alittlebitofcalculus-pdf-january2011-111112001007-phpapp01

An we note that value xa fx an we can differentiate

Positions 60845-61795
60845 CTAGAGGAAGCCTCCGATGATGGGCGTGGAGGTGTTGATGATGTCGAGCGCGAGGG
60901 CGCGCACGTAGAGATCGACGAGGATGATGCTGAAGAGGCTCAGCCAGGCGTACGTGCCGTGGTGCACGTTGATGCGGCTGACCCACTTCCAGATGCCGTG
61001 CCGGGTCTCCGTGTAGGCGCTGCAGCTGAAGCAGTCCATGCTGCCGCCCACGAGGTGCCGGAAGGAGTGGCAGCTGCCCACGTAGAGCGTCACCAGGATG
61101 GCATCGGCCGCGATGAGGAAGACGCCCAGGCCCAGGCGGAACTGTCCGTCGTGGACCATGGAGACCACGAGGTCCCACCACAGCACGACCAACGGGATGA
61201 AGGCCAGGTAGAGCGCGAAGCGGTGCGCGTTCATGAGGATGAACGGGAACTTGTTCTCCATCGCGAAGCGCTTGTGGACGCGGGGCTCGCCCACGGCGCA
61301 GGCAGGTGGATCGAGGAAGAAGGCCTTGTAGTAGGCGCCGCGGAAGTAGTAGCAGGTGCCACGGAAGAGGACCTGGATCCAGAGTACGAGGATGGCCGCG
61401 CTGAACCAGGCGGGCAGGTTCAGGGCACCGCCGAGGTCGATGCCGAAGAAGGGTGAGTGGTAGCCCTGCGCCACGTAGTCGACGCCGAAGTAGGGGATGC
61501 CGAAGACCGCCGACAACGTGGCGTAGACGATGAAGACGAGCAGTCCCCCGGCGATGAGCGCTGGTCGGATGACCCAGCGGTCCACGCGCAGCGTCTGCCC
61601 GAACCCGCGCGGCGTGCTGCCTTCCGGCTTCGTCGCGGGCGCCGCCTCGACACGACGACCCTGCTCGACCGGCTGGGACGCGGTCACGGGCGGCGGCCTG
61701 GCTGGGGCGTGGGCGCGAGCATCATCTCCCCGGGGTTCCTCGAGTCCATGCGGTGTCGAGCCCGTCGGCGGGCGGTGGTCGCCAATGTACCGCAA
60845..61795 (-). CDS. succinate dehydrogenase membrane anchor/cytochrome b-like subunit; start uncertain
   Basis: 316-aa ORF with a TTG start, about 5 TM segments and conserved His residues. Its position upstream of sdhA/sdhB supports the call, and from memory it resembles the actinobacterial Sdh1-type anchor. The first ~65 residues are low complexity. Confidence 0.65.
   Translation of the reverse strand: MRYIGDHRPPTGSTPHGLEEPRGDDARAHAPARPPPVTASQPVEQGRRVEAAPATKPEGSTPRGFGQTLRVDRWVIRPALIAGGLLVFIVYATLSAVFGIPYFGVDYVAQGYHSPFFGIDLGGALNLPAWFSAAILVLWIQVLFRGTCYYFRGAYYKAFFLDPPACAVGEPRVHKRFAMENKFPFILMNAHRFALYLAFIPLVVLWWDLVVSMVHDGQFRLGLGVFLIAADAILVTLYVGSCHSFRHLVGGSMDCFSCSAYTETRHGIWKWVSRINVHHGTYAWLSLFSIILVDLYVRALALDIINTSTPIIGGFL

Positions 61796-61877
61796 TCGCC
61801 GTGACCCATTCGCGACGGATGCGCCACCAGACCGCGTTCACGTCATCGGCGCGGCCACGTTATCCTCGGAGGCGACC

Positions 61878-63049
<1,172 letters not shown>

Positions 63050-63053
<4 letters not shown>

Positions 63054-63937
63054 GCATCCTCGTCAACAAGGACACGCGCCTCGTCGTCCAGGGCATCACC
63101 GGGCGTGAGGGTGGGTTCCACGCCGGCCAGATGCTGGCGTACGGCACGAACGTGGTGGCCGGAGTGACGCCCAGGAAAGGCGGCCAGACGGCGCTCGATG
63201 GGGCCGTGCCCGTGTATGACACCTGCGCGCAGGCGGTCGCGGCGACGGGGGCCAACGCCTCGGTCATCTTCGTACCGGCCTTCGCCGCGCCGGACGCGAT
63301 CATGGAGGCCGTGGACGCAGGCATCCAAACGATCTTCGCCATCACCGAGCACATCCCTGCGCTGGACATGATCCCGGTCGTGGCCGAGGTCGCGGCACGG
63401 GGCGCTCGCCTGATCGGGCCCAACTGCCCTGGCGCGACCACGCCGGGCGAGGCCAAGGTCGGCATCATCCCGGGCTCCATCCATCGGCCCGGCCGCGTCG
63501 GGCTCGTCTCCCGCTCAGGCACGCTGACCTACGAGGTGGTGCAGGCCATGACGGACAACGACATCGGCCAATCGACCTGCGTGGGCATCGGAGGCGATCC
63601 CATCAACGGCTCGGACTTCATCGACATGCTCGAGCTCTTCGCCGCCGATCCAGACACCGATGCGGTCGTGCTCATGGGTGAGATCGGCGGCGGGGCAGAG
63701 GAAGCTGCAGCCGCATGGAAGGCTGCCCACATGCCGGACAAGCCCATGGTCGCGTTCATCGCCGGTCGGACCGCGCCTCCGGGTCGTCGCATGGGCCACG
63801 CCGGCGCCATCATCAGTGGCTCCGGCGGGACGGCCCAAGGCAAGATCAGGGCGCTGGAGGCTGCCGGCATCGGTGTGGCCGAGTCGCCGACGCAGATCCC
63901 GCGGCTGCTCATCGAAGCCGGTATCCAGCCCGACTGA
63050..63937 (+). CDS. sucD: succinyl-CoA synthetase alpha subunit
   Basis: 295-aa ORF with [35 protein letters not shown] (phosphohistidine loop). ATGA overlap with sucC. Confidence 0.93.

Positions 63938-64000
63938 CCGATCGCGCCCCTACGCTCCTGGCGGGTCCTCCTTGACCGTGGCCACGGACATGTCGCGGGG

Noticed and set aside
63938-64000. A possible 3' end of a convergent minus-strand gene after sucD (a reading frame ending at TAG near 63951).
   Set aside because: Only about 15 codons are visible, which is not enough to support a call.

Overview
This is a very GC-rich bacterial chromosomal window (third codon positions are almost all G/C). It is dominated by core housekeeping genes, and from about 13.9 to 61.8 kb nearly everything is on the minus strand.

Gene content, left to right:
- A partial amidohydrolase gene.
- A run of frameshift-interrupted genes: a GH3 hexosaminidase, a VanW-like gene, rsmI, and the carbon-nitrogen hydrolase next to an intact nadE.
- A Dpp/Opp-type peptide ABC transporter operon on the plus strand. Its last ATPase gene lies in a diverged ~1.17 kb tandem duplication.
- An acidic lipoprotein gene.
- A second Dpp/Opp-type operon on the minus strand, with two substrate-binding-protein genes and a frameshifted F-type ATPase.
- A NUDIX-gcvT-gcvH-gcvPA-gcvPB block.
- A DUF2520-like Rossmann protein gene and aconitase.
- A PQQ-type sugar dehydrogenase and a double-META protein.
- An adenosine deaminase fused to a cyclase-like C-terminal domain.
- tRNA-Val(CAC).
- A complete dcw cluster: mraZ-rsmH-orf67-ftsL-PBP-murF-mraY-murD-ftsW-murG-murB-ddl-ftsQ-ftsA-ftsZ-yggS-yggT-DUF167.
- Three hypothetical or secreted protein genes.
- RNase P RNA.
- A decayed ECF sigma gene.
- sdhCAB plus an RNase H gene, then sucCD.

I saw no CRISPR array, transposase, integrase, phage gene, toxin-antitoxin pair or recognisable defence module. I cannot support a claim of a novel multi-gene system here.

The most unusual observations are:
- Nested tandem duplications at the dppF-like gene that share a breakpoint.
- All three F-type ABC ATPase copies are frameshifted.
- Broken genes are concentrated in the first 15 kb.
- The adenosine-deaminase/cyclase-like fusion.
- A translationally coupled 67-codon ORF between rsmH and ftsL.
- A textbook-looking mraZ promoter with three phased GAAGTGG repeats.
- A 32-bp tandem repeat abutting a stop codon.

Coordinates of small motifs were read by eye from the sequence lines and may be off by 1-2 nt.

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Unformatted text preview: taking the δ timit we can find the INSTANTANEOUS →0 RATE OF CHANGE at any par ticular instant x2 or x3 or x4, in the time interval par eneral x0 to xn. We may drop the subscript and let x be a general instant in [x0 , xn]. f(x) f(x) (0 , 0 ) L imit δx → 0 f (x + δ x) -- f (x) = ( x + δ x) -- x x1 x0 L imit δx → 0 x2 x3 . . . xn x f (x + δ x) -- f (x) δx Definition : instantaneous rate of change of f(x) f ’ ( x) = δL imit0 x→ f (x + δ x) -- f (x) δx This is called the FIRST DERIVATIVE of f(x1). There are several other notations for the FIRST DERIVATIVE : . df --- , f’ ( x), D f ( x), f (x) dx So far we have only a NOTATION, some symbols that express the idea of what we are trying to do: find an expression for the INSTANTANEOUS RATE OF CHANGE AT ANY INSTANT. 63 We shall use the words DIFFERENTIATE or FIND THE DERIVATIVE to denote the process of finding the expression for the INSTANTANEOUS RATE OF CHANGE of a function. Properly speaking we should say : LEFT DERIVATIVE of f(x) = δL imit0 x→ f (x -- δ x) -- f (x) -- δ x f (x + δ x) -- f (x) δx If the LEFT DERIVATIVE = the RIGHT DERIVATIVE and is something well-defined, ell-defined then and only then we may combine both the LEFT DERIVATIVE and the RIGHT DERIVATIVE into one expression and say : L imit RIGHT DERIVATIVE of f(x) = DEFINITION : δx → 0 f ’ ( x) = δL imit0 x→ f (x + δ x) -- f (x) δx Even with SINGLE VALUED and CONTINUOUS functions, it is quite possible when taking the LIMITS to find the derivatives, we may end up with something undefined such as +∞, −∞, division by zero and ∞/∞ , or the LEFT DERIVATIVE ≠ RIGHT DERIVATIVE. In this case we say the function f(x) is not DIFFERENTIABLE at that instant. Note : In A LITTLE MORE CALCULUS the student will learn the MEAN VALUE THEOREM which states that : INSTANTANEOUS RATE OF CHANGE at some MEAN point (we do not know which) = denoted by -x in the interval [a,b] f ( -- ) = x 64 AVERAGE RATE OF CHANGE over the interval [a,b] f(b)...
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